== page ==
Then again, that’s a lot of significance to lay on a half-hour HBO comedy. Besides, I could see that there was another thing to notice about Girls: Lena Dunham’s body, which she had placed, quite deliberately, in the spotlight. Unlike many women on TV, Dunham is short and pear-shaped. She has a tattoo of Eloise on her back, plus ink done by her friend and co-star Jemima Kirke, whom she knew in high school at St. Ann’s. The filmmaker can look beautiful in the manner of twenties movie star Clara Bow: She has a small chin, a bow mouth, and very large brown eyes flecked with gold. But just as often, she lets herself look like hell. Dunham films herself nude, with her skin breaking out, her belly in folds, chin doubled, or flat on her back with her feet in a gynecologist’s stirrups. These scenes shouldn’t shock, but they do, if only because in a culture soaked in Photoshop and Botox, few powerful women open themselves up so aggressively to the judgment of voyeurs.
There is no shortage of nudity on cable television, of course, where strip-downs are your prize for watching an “adult” series—porn with purchase, like a trip to the Champagne Room. But the sex on Girls isn’t a reward, it’s a revelation. This begins in the pilot, when the show introduces four characters: Dunham’s Hannah, whose professor parents have cut her off from the financial teat; her responsible friend Marnie (Allison Williams, Brian Williams’s daughter); and her irresponsible buddy Jessa (Kirke, the daughter of Bad Company drummer Simon Kirke); plus Jessa’s innocent, Sex and the City–addled cousin Shoshanna (Zosia Mamet, David’s daughter). Soon enough, there’s a graphic hookup between Hannah and her monkeyish sex buddy, Adam (the amazing Adam Driver), an artsy Prospect Heights carpenter who ignores her texts until she’s standing outside his window. But it’s the second episode that really goes raw, and while I want to avoid spoilers, basically a moment of verbal role play flies right off the rails, leaving Hannah to wriggle her way through an epically bad lay, a scene that is filmed close-up, with covers off, and lacking any of the coy cutaway that usually transforms TV sex into a kind of sleek digital candy. The sequence made me laugh out loud, and cringe, and cover my eyes, but it was also remarkably poignant. It was a scene that presented sex as a rough draft, a failed negotiation, at once hilarious and real.
All of Girls is a little like that. It’s a show about life lived as a rough draft—something well intentioned, possibly promising, but definitely begging for cruel critiques. And yet, at least so far, the show has attracted glowing notices, with The Hollywood Reporter calling it a “brilliant gem.” By giving Dunham many months to edit her ten episodes, HBO’s timing has proved strategic: When production began, there were few female-led sitcoms, but by spring, network television was hosting a half-dozen new hits, several with “girl” in the title. Bawdy and flawed, these series helped Girls in several ways. They gave the show something to be better than, they acclimatized the audience to vagina jokes—and just as usefully, they made it possible for Girls to debut without the pressure of representing Everygirl.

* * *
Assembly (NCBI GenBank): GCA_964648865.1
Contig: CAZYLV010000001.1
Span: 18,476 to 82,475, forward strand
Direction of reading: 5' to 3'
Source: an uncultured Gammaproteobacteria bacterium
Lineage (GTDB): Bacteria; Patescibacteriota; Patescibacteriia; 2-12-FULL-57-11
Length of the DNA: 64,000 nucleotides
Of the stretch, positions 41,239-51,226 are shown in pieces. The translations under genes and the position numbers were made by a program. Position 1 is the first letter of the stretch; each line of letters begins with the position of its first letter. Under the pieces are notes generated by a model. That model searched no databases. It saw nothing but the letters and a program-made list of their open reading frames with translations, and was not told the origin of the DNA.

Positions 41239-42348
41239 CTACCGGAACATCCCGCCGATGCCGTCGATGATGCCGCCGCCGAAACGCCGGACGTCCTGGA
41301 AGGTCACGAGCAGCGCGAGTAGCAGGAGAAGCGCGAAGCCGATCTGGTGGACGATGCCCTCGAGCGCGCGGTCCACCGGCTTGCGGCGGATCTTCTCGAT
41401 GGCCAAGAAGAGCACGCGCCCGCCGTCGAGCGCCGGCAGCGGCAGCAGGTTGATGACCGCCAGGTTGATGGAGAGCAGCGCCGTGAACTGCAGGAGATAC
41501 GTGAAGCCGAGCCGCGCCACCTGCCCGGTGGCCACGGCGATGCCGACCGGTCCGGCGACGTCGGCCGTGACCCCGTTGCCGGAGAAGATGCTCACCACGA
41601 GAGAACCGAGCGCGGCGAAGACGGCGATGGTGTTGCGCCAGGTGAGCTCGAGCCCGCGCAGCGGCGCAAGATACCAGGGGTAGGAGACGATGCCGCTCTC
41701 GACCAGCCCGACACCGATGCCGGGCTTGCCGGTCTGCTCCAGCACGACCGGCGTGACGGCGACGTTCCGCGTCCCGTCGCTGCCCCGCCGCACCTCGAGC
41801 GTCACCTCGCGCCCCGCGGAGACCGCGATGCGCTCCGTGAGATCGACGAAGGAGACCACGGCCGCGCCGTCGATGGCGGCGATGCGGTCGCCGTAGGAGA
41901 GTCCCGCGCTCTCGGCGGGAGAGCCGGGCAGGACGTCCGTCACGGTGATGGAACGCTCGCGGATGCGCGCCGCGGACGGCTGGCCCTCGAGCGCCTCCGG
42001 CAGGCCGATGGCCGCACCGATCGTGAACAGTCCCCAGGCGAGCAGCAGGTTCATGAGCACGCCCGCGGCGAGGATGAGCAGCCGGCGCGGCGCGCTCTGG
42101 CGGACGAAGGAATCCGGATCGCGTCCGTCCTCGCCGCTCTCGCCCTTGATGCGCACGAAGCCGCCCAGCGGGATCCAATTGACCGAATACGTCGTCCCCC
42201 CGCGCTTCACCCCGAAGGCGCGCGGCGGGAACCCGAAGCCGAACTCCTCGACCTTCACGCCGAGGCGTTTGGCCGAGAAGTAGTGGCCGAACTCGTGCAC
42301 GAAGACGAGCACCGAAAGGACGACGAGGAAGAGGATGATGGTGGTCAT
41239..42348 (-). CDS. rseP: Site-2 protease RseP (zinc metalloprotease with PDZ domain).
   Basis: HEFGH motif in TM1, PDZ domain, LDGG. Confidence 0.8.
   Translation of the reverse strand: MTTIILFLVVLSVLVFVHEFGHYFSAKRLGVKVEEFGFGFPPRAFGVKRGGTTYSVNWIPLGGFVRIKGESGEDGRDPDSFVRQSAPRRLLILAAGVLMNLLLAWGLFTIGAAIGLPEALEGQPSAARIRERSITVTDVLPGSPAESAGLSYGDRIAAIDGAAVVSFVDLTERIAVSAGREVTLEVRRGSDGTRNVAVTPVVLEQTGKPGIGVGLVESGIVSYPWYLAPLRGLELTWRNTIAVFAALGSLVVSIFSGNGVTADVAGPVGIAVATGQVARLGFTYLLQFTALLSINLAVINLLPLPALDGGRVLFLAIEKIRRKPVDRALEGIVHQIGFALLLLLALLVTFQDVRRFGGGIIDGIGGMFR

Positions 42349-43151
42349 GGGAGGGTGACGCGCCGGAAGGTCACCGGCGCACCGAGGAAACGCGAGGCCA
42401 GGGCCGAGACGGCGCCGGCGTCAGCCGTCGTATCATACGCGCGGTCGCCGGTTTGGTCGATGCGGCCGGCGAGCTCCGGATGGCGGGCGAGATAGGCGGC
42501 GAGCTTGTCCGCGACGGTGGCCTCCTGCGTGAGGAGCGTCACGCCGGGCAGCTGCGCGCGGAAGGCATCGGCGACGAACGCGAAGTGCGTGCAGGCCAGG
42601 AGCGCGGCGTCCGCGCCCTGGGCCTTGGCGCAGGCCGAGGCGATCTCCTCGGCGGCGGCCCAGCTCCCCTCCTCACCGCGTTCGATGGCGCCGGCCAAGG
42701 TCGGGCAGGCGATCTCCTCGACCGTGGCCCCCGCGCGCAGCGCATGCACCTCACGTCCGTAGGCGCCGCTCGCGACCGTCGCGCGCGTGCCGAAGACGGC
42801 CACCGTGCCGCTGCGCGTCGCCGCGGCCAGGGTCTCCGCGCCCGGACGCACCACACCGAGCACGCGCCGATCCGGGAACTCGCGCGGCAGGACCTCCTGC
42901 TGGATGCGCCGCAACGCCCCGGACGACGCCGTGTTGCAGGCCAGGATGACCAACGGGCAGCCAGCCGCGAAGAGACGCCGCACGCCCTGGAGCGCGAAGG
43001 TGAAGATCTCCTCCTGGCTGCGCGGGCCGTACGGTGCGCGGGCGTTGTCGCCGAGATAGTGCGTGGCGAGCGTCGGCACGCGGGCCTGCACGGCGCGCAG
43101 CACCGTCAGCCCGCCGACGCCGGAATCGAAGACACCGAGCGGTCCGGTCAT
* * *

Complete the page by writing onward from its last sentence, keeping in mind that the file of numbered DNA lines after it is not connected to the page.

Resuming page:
Still, it’s not difficult to imagine criticisms of Girls, many of them the type that greet “girl culture” in general, from chick-lit novels to Tori Amos albums—that it’s navel-gazing, that it’s juvenile, that it’s TMI. In addition, there’s what Dunham calls “the rarefied white hipster thing.” Despite the denials at HBO and by the show’s creators (it was practically a mantra on set that Girls is not the new Sex and the City), Girls is a post–Sex and the City show, albeit one with an aesthetic that’s raw and bruised, not aspirational. Sex and the City first achieved notoriety when its characters debated the power dynamics of anal sex during a cab ride, during the “up-the-butt girl” episode. In Girls, that discussion is not abstract: It’s Hannah, naked, on her knees, chattering anxiously as Adam pulls on (she hopes) a condom, trying to get some reassurance that he’s not heading in the wrong direction. Still, like SATC, Dunham’s show takes as its subject women who are quite demographically specific—cosseted white New Yorkers from educated backgrounds—then mines their lives for the universal. While the two shows dramatize very different stages of life, Girls might as well swing an arm around its Manolo’d aunt, who (even before she wrecked her brand with that awful trip to Abu Dhabi) took her own share of abuse.
Girls will also surely be compared to Bridesmaids, that other female ensemble comedy produced by Judd Apatow. Dunham is the cable analogue to network’s boom in female creators, among them Whitney Cummings, Suburgatory’s Emily Kapnek, Up All Night’s Emily Spivey, New Girl’s Liz Meriwether, and the reigning sitcom queen bees Fey and Poehler. Her spoiled, self-destructive Hannah also fits nicely among the sorority of flawed anti-heroines on shows like HBO’s Enlightened and Showtime’s Homeland.